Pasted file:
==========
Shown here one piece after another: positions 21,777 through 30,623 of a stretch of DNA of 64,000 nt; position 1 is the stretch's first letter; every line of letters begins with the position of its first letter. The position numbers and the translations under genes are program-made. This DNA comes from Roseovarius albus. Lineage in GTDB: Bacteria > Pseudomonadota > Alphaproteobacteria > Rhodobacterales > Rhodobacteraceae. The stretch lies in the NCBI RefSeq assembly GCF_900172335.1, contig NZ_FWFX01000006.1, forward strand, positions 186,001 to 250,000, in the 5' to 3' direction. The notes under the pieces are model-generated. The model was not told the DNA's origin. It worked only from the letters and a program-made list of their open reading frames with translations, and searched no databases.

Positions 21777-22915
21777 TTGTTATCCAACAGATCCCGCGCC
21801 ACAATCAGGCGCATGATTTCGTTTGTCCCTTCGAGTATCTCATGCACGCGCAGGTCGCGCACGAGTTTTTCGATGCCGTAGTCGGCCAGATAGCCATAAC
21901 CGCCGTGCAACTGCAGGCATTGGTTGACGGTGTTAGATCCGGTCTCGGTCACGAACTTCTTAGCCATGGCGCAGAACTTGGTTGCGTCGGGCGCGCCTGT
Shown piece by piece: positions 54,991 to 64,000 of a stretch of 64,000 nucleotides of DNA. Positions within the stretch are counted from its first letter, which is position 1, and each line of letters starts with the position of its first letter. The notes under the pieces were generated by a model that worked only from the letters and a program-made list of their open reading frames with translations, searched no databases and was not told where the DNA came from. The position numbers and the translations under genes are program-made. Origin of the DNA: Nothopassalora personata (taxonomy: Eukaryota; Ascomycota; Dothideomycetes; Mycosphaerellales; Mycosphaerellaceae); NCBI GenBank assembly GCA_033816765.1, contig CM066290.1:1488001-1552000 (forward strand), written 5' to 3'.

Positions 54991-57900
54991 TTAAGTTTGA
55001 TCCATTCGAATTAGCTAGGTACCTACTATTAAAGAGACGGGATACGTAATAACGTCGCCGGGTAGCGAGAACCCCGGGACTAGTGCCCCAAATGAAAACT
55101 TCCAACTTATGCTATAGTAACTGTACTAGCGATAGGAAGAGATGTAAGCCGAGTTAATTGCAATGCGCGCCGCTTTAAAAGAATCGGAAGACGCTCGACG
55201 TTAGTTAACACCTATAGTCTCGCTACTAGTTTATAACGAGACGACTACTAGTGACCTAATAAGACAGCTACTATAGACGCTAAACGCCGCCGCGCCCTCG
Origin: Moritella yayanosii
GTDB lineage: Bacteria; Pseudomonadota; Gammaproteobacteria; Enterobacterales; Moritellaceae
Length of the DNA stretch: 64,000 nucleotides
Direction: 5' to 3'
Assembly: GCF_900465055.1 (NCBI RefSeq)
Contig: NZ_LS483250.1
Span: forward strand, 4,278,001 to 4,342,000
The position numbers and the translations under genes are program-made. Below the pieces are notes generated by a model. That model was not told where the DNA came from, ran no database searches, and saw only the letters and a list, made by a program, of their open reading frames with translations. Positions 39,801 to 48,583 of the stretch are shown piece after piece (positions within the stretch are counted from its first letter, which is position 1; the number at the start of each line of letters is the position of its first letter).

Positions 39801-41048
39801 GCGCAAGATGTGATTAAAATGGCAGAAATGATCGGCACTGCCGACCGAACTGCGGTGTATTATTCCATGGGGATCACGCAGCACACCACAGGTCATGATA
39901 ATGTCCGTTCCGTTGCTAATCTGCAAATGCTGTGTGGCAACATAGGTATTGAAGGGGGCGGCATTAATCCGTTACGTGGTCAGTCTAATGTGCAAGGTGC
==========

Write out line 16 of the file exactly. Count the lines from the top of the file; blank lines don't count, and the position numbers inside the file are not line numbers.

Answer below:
Assembly: GCF_900465055.1 (NCBI RefSeq)